Maximum number of connections are impacted by certain limits on both client & server sides, albeit a little differently.
On the client side: Increase the ephermal port range, and decrease the
To find out the default values:
sysctl net.ipv4.ip_local_port_range sysctl net.ipv4.tcp_fin_timeout
The ephermal port range defines the maximum number of outbound sockets a host can create from a particular I.P. address. The
fin_timeout defines the minimum time these sockets will stay in
TIME_WAIT state (unusable after being used once). Usual system defaults are:
- net.ipv4.ip_local_port_range = 32768 61000
- net.ipv4.tcp_fin_timeout = 60
This basically means your system cannot guarantee more than
(61000 - 32768) / 60 = 470 sockets at any given time. If you are not happy with that, you could begin with increasing the
port_range. Setting the range to
15000 61000 is pretty common these days. You could further increase the availability by decreasing the
fin_timeout. Suppose you do both, you should see over 1500 outbound connections, more readily.
To change the values:
sysctl net.ipv4.ip_local_port_range="15000 61000" sysctl net.ipv4.tcp_fin_timeout=30
The above should not be interpreted as the factors impacting system capability for making outbound connections / second. But rather these factors affect system’s ability to handle concurrent connections in a sustainable manner for large periods of “activity.”
Default Sysctl values on a typical linux box for
tcp_tw_reuse would be
These do not allow a connection in wait state after use, and force them to last the complete
time_wait cycle. I recommend setting them to:
sysctl net.ipv4.tcp_tw_recycle=1 sysctl net.ipv4.tcp_tw_reuse=1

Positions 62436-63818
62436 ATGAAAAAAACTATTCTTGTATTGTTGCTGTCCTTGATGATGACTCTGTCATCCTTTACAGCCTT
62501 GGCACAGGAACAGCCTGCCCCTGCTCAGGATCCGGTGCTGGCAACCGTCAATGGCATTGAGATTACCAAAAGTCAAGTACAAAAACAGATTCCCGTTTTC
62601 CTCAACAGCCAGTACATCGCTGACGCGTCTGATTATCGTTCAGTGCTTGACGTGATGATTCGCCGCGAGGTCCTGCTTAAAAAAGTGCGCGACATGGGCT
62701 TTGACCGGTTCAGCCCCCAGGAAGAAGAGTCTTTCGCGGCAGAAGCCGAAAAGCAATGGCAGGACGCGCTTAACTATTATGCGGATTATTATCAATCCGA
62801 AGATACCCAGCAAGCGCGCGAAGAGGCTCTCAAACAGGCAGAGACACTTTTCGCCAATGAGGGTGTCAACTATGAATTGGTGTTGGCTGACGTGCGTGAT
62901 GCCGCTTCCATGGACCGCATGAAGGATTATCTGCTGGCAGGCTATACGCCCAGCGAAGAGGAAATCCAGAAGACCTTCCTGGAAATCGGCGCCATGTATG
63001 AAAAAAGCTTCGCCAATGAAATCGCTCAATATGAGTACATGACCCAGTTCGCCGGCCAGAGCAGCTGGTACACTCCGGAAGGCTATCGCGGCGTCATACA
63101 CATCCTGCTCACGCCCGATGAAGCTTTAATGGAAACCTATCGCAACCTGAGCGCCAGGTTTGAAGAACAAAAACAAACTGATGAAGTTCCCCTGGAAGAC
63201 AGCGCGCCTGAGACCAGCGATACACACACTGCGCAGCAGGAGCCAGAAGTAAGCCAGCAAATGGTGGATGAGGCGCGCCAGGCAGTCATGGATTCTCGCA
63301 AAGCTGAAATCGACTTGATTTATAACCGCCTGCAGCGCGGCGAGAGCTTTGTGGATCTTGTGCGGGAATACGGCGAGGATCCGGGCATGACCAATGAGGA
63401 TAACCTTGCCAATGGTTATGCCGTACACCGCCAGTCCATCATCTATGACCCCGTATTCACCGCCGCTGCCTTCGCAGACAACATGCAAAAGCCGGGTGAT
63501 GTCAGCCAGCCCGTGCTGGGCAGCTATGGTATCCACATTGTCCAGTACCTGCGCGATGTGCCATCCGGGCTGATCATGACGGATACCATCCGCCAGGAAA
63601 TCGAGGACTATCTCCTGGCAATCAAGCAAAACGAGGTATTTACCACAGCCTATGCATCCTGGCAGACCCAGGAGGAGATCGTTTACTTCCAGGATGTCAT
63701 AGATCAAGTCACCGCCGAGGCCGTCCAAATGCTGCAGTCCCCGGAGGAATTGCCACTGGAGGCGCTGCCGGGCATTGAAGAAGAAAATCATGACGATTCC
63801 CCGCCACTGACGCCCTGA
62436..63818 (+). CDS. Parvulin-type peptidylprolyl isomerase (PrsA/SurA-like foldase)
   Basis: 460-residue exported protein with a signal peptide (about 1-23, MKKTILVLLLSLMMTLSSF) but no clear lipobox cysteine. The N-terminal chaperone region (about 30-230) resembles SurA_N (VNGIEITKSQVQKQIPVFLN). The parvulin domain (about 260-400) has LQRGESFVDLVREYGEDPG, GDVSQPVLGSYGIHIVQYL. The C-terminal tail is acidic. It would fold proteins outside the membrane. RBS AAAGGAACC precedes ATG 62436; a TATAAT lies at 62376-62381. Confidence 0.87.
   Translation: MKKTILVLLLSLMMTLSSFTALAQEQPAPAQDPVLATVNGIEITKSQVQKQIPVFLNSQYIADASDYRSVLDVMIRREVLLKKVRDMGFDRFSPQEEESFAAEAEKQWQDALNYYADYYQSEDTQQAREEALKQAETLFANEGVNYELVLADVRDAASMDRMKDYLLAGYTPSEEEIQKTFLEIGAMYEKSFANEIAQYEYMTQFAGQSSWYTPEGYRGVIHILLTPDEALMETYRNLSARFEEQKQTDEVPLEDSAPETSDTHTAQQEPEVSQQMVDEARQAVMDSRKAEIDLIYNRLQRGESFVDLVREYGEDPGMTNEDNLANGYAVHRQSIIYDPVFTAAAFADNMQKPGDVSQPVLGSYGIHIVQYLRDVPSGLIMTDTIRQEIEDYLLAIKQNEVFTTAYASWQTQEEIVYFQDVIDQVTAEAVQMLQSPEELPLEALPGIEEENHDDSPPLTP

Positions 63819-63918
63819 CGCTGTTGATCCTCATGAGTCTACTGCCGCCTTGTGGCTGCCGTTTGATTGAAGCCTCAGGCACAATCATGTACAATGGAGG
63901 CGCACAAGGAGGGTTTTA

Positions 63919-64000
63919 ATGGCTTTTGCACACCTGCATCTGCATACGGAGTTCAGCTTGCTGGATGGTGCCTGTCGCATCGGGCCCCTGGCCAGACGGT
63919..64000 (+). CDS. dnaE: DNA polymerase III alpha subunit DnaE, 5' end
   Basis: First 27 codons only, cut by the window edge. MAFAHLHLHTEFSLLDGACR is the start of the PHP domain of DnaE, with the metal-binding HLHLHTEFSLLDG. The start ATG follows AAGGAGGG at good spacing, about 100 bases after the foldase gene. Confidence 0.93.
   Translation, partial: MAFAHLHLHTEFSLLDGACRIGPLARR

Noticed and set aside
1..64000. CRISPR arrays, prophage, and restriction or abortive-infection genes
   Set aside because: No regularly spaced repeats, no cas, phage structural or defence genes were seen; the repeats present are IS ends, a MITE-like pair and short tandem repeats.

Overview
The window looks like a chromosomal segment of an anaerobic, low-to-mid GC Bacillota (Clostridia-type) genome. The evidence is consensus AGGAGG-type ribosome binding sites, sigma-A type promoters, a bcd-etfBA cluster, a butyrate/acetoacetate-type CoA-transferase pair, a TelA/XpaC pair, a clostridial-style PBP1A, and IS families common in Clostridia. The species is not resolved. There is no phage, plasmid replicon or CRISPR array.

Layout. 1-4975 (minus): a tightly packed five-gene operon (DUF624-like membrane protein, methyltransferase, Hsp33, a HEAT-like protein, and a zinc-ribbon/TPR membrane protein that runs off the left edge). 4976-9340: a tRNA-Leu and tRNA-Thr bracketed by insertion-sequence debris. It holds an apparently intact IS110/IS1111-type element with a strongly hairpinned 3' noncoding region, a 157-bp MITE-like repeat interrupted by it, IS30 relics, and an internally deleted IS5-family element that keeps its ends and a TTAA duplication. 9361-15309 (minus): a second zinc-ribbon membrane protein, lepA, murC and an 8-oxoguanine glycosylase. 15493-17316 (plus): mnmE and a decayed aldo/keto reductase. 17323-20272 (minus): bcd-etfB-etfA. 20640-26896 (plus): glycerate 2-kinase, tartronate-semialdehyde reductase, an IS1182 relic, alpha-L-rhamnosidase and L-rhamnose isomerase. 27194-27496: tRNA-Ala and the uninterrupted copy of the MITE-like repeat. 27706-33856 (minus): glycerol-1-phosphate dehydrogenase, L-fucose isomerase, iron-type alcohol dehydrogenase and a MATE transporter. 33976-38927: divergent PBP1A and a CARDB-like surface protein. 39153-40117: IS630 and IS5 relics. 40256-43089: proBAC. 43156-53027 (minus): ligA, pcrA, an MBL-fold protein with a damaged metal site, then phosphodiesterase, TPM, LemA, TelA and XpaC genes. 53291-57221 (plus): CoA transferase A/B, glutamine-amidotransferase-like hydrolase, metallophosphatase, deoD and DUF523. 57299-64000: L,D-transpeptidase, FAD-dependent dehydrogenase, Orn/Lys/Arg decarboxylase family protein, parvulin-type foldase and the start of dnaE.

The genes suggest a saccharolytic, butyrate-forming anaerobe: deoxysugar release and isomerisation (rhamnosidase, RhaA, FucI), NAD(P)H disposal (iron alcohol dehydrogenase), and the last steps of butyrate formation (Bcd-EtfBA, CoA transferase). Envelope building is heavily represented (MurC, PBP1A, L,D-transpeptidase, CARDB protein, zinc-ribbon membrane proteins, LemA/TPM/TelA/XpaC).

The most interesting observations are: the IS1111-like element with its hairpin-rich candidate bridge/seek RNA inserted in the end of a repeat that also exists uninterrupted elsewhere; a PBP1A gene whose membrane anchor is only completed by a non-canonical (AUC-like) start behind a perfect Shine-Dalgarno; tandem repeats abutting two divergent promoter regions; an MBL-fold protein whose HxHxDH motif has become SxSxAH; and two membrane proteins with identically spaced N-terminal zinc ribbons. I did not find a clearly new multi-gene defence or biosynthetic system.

This allows fast cycling of sockets in time_wait state and re-using them. But before you do this change make sure that this does not conflict with the protocols that you would use for the application that needs these sockets.
On the Server Side: The
net.core.somaxconn value has an important role. It limits the maximum number of requests queued to a listen socket. If you are sure of your server application’s capability, bump it up from default 128 to something like 128 to 1024. Now you can take advantage of this increase by modifying the listen backlog variable in your application’s listen call, to an equal or higher integer.
txqueuelen parameter of your ethernet cards also have a role to play. Default values are 1000, so bump them up to 5000 or even more if your system can handle it.
ifconfig eth0 txqueuelen 5000 echo "/sbin/ifconfig eth0 txqueuelen 5000" >> /etc/rc.local
Similarly bump up the values for
net.ipv4.tcp_max_syn_backlog. Their default values are 1000 and 1024 respectively.
sysctl net.core.netdev_max_backlog=2000 sysctl net.ipv4.tcp_max_syn_backlog=2048
Now remember to start both your client and server side applications by increasing the FD ulimts, in the shell.
Besides the above one more popular technique used by programmers is to reduce the number of tcp write calls. My own preference is to use a buffer wherein I push the data I wish to send to the client, and then at appropriate points I write out the buffered data into the actual socket. This technique allows me to use large data packets, reduce fragmentation, reduces my CPU utilization both in the userland at kernel-level.